The Impact of the 2005 Energy Policy Act on Sustainable IT Equipment

Jul 25, 2012

Green IT Computer Mouse and Globe.jpgThe Energy Policy Act of 2005 was enacted to reduce energy consumption by 2 percent per year in all federal installations, including computer labs and data centers, and directly impacts how sustainable IT equipment is specified and installed. In addition to annual goals for power reduction, the Act also specifies that new facilities be designed to levels 30 percent below existing ASHRAE standards.

For data center designers, this requires a concerted effort to reduce heat load, increase computing density, and take advantage of green IT technologies. Some industry leaders are utilizing 380V DC power supplies for data center power needs to help increase reliability, reduce energy consumption, increase efficiency, and simplify installations.

The government’s push for an increased usage of renewable energy and sustainable IT equipment in its facilities underscores the broader need for energy conservation across all sectors of the economy. Data centers consume 1.5% of all electric power and traditionally use AC power stepped down several times before finally converting it to DC at the microprocessor and component level.  Each step-down causes losses in efficiency and generates heat. When 380V DC power supplies are incorporated into the power loop, 15kV AC is converted one time directly to DC, where it is used throughout the data center. As sustainable IT equipment becomes more efficient and uses less DC power to operate, the power supplied through one 380V DC system can run more equipment with equal or less energy consumption and much greater reliability.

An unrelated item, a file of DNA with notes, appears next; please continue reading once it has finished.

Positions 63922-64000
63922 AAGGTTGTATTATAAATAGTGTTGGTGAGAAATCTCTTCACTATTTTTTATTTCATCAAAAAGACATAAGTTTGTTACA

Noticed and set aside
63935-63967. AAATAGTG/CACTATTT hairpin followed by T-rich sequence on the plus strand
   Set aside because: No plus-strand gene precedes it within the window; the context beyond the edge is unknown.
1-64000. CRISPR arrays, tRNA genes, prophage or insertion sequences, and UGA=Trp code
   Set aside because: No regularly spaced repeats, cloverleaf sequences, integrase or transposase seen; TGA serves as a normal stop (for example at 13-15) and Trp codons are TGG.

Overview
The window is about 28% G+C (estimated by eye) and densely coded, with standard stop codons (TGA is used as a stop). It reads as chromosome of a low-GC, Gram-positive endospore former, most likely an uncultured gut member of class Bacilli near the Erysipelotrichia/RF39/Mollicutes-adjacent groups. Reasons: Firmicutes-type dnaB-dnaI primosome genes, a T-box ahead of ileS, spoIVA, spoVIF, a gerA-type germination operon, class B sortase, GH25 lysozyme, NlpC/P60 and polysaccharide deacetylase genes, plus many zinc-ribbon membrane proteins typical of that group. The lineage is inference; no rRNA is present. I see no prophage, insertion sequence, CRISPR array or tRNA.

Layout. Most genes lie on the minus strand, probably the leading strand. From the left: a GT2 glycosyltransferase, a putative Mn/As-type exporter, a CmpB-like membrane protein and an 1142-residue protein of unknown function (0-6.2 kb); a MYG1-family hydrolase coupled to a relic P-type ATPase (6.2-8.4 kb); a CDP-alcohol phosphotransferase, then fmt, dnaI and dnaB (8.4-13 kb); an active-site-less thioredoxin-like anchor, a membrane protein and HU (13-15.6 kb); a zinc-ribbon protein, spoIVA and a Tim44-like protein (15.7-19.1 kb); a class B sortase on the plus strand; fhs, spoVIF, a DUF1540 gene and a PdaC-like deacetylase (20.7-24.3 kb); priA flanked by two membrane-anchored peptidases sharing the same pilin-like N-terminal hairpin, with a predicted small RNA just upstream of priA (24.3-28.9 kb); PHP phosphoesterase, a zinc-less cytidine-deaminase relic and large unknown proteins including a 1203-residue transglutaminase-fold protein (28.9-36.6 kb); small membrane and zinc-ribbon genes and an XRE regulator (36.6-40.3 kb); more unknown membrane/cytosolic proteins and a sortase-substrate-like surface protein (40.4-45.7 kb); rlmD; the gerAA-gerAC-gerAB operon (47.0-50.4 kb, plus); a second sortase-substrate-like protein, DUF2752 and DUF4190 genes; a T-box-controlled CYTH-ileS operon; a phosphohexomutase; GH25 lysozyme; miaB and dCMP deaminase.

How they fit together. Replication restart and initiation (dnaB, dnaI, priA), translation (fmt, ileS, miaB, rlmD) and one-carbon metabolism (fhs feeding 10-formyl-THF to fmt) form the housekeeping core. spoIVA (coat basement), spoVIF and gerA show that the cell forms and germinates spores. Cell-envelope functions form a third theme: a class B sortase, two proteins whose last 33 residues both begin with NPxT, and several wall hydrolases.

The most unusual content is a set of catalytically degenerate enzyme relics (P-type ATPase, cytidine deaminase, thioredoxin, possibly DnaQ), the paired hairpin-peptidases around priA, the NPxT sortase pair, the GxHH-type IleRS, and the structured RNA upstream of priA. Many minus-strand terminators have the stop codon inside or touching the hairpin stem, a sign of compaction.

Green Data Center.jpgThe Japanese have been major proponents of 380V DC power, and the movement is beginning to gain traction in the United States as IT managers begin to realize the benefits provided by such a system. In addition to reduced heat load and lower overall energy consumption, systems that run on supplied 380V DC power have fewer parts that need to be maintained, which again drives the sustainable IT equipment trend. They also have a smaller footprint and are more scalable than traditional AC-supplied data centers. Having DC power supplied directly to the data center also makes possible the direct input of renewable green energy sources such as solar and wind power to the facility grid, since they also generate direct current power.

As data centers look for efficiencies in both computing space and energy reduction along with sustainable IT equipment, the push for 380V DC power will likely intensify.

Deploying in a Data Center? Visit our Data Center page online or contact NEI today at (800) 977-1010 to learn more about 380V DC based platforms. We offer a broad range of services that ease deployment challenges and get your solutions to market faster, better and more cost effectively.


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